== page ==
Corned Beef and Cabbage
St. Patrick rid Ireland of snakes. The traditional meal served in his honor seems to have the same effect on guests at the table. Could we revive this Irish classic?
Why This Recipe Works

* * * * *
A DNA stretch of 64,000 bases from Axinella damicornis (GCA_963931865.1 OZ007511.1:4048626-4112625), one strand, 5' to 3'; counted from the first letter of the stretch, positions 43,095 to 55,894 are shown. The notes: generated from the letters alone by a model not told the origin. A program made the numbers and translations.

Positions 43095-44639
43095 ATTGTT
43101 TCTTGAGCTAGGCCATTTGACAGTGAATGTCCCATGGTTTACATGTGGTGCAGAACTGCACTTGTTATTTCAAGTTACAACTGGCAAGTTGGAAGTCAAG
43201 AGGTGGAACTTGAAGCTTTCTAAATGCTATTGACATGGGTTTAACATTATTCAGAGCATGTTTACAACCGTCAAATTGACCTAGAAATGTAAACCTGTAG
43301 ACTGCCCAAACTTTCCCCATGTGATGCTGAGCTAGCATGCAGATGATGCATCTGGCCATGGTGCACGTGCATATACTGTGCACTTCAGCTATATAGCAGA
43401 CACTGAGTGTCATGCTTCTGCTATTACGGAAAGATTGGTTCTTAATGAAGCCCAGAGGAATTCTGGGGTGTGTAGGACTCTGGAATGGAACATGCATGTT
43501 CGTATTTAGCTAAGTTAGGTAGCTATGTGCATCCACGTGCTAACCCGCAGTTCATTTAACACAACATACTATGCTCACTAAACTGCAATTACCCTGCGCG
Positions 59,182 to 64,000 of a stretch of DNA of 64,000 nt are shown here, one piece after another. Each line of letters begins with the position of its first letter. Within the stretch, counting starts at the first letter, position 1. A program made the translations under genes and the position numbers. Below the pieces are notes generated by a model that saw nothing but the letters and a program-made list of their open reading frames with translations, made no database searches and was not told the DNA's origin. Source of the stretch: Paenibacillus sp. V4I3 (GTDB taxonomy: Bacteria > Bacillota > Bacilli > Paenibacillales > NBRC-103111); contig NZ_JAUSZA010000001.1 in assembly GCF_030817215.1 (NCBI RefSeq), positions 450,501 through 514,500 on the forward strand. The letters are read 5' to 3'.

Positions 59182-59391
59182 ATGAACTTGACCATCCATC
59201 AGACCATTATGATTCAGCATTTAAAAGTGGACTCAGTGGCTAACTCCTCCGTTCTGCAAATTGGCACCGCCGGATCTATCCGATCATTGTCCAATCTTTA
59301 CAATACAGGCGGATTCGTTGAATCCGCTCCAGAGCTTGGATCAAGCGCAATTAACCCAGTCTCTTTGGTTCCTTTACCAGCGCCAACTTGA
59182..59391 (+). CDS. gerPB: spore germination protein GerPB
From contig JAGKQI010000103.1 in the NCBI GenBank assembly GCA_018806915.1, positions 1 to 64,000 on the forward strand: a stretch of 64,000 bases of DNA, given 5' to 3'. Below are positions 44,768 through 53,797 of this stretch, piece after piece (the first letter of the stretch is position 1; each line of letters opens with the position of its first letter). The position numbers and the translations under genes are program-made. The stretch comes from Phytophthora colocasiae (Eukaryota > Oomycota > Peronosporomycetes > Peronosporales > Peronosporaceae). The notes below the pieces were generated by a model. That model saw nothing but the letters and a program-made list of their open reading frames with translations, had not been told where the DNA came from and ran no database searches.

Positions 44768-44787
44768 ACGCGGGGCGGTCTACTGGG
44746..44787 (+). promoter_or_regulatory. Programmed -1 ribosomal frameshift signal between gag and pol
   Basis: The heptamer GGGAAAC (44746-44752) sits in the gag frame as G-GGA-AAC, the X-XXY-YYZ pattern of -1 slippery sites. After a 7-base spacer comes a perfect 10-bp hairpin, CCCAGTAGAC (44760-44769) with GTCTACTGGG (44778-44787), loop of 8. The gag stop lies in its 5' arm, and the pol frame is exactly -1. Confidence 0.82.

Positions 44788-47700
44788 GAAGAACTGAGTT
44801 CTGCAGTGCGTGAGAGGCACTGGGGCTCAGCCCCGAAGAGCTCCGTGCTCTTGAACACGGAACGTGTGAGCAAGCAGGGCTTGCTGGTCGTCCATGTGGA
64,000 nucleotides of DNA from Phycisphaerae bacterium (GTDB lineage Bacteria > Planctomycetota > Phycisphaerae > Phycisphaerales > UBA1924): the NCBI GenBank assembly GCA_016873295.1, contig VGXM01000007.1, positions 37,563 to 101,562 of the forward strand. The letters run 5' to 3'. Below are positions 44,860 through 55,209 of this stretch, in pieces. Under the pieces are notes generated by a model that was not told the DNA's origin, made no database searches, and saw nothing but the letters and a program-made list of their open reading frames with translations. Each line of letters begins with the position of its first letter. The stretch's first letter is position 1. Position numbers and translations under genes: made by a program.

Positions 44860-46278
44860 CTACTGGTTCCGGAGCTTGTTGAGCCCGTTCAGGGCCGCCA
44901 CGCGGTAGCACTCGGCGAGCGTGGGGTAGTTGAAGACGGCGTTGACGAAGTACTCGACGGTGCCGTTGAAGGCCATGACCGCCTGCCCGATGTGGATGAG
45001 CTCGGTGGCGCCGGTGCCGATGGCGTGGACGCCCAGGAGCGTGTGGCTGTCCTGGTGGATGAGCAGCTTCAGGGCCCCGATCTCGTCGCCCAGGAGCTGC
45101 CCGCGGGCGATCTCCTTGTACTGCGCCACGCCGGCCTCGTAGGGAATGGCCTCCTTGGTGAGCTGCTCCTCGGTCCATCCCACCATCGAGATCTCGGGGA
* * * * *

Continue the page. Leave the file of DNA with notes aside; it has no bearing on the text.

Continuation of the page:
Corned beef and cabbage makes its way to the dinner table (in this country, anyway) but once a year in celebration of St. Patrick’s Day, and maybe for good reason. This meat can be unbearably salty, dry, and rubbery. And when cooked with the stale spice packet that often gets packaged with the meat, it’s flavorless at best. The accompanying vegetables are usually mushy, greasy, and monotone in flavor. To solve the dry, stringy meat texture, we got rid of the typical stovetop simmer and moved a covered pot into a low-temperature oven for gentler cooking. To help flavor the meat, we replaced some of the water with chicken broth and added celery, carrot, and onion, along with peppercorns, allspice, a bay leaf, and thyme, to the cooking liquid. For the cabbage, carrots, and potatoes typically served with the corned beef, we strained and defatted the cooking liquid and then cooked the vegetables in stages––potatoes first, then carrots and cabbage. A little butter added to the pot helped flavor the vegetables.